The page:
The trip started out simple enough; with some hiking and a little photo shoot, to capture the use of some our new, amazing gear – provided by Camping With Dogs to help promote their spring giveaway, featuring brands such as: Kelty, Merrell, Kong, Eno Hammocks and so much more.

After taking some photos, we headed down in to the canyon.  This is when we spotted Sheriff and Park Ranger vehicles.  An officer approached me, informing this area was an official crime scene.  This was not just any area – this was the area we had planned to set up camp, the area we frequent with the dogs, because, it is so exclusive.  The officer informed us the crime was most likely a suicide.  Absolutely horrible, 2 days later and I still can’t find any information on the news or local media channels. It will be difficult to enjoy our special place the same way we did before, the tragedy will always be in the back of our minds.

But, moving on to the more amusing and light-hearted part of the adventure…… We decided to continue hiking another half mile down the river to another access I knew had enough space to pitch our 3 tents.  On the way, we got to enjoy the company of the infamous Wild Horses, that we frequently see roaming around the Salt River.  We finally reached our new destination, a wash leading to a small beach for the dogs to enjoy the river – while we set up camp.  Then we all enjoyed some down time and the stunning, Arizona sunset.  The evening included river fun, campfire, laughing and dinner via Jetboil!  The sunset was beautiful, everyone was relaxed, happy and full – until Kerri came back yelling, from a pee break, that there was a skunk!! A skunk!! Wandering around our tents.  The dogs got leashed and we started heading off in pairs when we had to go pee, for the rest of the evening.

Bedtime! But not really, seeing as how we each were probably lucky to get more than 2 hours of actual sleep.  We all decided to sleep without our rain fly’s, since it was warm and zero chance of rain – that was a mistake!  My tent had myself, Chipper, Quinci along with our friend Ashley and her dogs  Izak and Fiona – all in a 2 person tent!  As we were trying to fall asleep, Chipper and Izak were keeping watch for critters at the foot of the tent.  That’s when a skunk must have walked by our tent, less that 3ft away.  The boys couldn’t resist and busted right through the tent, leaving a giant tear along the entire bottom of the tent wall.  We grabbed their collars and yanked them back in before they had the chance to be sprayed!  That’s when I made the executive decision to add the rain fly.  I also scrounged what little duct tape I had with me, to attempt to close the tear, it was a fail.  We spent the entire evening trying to keep wild critters out, while keeping our critters in!  Meanwhile – our friend Tami was in another tent with her 3 fluffies.  These fluffies felt the need to be the official alarm system for any and all intruders – sounding off, said alarm, every 20 minutes or so!  At some point, you just have to laugh it off.  Maybe it was the lack of the sleep, or the steady stream of critters we kept hearing (including, but not limited to: skunks, coyotes, wild horses and javelina) – but the whole situation became so funny, couldn’t help but laugh.  But, by far, my favorite moment of that long night was when Ashley went out for a potty break, only to come back screaming at me to open the tent because the skunk was right next to her – the sheer terror as she struggled to unzip the tent while I held all 4 dogs form trying to run out!! Makes me giggle, even now, to think about it.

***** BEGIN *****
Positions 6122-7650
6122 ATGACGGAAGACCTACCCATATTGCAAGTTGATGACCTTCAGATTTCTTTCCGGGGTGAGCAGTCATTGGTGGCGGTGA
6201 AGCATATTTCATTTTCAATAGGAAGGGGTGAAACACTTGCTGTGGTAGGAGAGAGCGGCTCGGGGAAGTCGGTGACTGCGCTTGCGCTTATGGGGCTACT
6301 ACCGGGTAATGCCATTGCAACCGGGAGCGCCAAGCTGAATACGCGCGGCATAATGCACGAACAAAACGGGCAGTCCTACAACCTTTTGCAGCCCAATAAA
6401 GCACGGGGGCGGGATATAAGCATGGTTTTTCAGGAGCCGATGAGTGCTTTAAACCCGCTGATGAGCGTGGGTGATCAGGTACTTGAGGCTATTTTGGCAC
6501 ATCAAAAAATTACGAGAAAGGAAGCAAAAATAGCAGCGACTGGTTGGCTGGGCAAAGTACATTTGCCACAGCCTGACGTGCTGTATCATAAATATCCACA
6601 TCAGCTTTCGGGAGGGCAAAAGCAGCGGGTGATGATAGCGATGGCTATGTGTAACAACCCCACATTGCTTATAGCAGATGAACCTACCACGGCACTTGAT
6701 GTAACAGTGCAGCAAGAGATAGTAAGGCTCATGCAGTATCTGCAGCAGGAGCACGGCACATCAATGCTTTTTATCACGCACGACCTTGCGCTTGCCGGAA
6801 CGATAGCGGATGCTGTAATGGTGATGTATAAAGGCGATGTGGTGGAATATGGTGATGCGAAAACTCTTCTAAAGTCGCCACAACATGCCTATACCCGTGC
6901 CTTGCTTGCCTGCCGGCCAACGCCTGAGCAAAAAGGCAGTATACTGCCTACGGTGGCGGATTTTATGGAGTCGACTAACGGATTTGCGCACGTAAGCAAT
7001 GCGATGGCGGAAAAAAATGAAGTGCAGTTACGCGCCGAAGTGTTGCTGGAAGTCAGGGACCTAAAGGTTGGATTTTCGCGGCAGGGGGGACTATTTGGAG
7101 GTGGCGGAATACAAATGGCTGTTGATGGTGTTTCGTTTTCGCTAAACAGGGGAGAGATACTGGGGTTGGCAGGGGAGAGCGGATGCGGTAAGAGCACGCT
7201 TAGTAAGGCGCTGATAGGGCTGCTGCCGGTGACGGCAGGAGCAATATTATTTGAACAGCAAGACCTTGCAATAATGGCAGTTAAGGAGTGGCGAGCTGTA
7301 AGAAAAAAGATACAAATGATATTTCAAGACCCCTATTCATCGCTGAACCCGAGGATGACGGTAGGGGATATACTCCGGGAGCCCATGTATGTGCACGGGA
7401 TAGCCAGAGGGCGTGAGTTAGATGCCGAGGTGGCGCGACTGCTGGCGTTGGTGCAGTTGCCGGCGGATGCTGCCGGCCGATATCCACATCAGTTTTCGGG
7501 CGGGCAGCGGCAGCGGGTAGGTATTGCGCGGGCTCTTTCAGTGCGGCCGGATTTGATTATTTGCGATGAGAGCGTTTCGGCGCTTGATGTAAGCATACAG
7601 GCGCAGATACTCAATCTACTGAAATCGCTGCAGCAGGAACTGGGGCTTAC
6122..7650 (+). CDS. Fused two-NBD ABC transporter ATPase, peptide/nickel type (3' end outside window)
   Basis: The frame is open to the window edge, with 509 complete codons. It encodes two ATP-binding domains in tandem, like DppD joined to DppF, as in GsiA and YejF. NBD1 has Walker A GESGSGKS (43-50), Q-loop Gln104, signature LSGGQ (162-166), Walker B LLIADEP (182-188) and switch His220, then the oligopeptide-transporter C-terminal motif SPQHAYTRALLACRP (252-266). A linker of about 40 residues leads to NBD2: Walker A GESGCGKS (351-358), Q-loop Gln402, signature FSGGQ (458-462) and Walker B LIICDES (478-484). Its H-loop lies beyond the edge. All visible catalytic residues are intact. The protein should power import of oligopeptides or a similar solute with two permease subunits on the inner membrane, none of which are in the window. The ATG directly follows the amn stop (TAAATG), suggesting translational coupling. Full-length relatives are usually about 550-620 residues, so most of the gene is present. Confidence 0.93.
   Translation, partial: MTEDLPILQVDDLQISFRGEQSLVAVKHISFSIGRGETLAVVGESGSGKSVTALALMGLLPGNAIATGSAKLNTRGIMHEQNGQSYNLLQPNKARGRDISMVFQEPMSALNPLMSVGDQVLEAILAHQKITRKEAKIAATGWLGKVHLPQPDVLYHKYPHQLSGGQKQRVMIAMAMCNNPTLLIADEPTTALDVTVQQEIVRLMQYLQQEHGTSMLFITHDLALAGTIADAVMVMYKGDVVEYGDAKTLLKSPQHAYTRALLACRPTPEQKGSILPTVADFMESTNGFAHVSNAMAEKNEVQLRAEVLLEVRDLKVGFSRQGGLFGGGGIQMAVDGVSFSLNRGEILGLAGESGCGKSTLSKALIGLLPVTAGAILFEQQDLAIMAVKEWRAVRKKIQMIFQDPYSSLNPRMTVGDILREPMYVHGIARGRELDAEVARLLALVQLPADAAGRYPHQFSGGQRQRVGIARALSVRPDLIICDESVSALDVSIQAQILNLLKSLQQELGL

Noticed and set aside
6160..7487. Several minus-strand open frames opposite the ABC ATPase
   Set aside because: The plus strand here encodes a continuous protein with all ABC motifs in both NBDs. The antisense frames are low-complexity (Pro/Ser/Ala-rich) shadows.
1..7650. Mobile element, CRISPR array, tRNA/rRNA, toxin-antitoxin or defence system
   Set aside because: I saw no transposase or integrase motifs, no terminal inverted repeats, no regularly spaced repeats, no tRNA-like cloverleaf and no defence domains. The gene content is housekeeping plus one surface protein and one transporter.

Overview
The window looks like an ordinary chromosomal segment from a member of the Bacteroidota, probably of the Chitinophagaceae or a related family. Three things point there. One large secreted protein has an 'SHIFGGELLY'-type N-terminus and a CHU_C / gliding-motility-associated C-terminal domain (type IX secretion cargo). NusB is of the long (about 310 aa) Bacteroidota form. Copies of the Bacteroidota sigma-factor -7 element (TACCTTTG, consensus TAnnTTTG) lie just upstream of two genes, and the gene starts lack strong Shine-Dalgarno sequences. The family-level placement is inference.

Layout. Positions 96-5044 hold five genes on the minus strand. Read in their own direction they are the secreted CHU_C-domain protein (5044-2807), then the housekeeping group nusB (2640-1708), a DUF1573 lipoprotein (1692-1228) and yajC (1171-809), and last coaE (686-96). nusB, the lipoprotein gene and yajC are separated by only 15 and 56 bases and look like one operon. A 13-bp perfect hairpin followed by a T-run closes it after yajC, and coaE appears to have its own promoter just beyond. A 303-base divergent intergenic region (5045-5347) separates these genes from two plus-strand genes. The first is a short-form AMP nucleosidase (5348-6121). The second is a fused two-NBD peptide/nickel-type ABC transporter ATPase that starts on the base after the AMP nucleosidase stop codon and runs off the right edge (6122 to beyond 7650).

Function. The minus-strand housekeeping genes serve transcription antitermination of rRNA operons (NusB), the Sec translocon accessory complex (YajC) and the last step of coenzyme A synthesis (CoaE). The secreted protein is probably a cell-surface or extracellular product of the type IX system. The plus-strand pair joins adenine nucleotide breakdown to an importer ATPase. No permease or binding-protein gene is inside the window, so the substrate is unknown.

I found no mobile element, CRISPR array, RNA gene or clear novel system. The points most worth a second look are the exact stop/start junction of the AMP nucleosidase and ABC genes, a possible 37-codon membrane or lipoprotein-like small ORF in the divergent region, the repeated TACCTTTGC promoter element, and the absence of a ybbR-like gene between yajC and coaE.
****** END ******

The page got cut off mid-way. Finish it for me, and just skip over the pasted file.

We had never wanted to the sun to rise so much.  And when it did, it was magical.  To wake up in a such a place of serene beauty, made the entire ordeal worth it.  The sun peeking over the cliffs, reflecting off of the water, was perfection.  We spent a relaxing morning, reminiscing over the difficult night.  The dogs enjoyed some more water time, while the humans packed up camp for the hike out.  We left our hidden beach around 9am, to beat that desert heat.  Even at that time in the morning, the dogs were searching for shade around every turn.  But, lots of water and a positive attitude, make the trek back easy and enjoyable!

It was definitely a night for the record books.  It was a great lesson in adaptation and going with flow.  An evening in the wild is never boring, and I wouldn’t want it any other way!

Katie

Ps: If anyone has a recommendation for a great, lightweight tent – please share!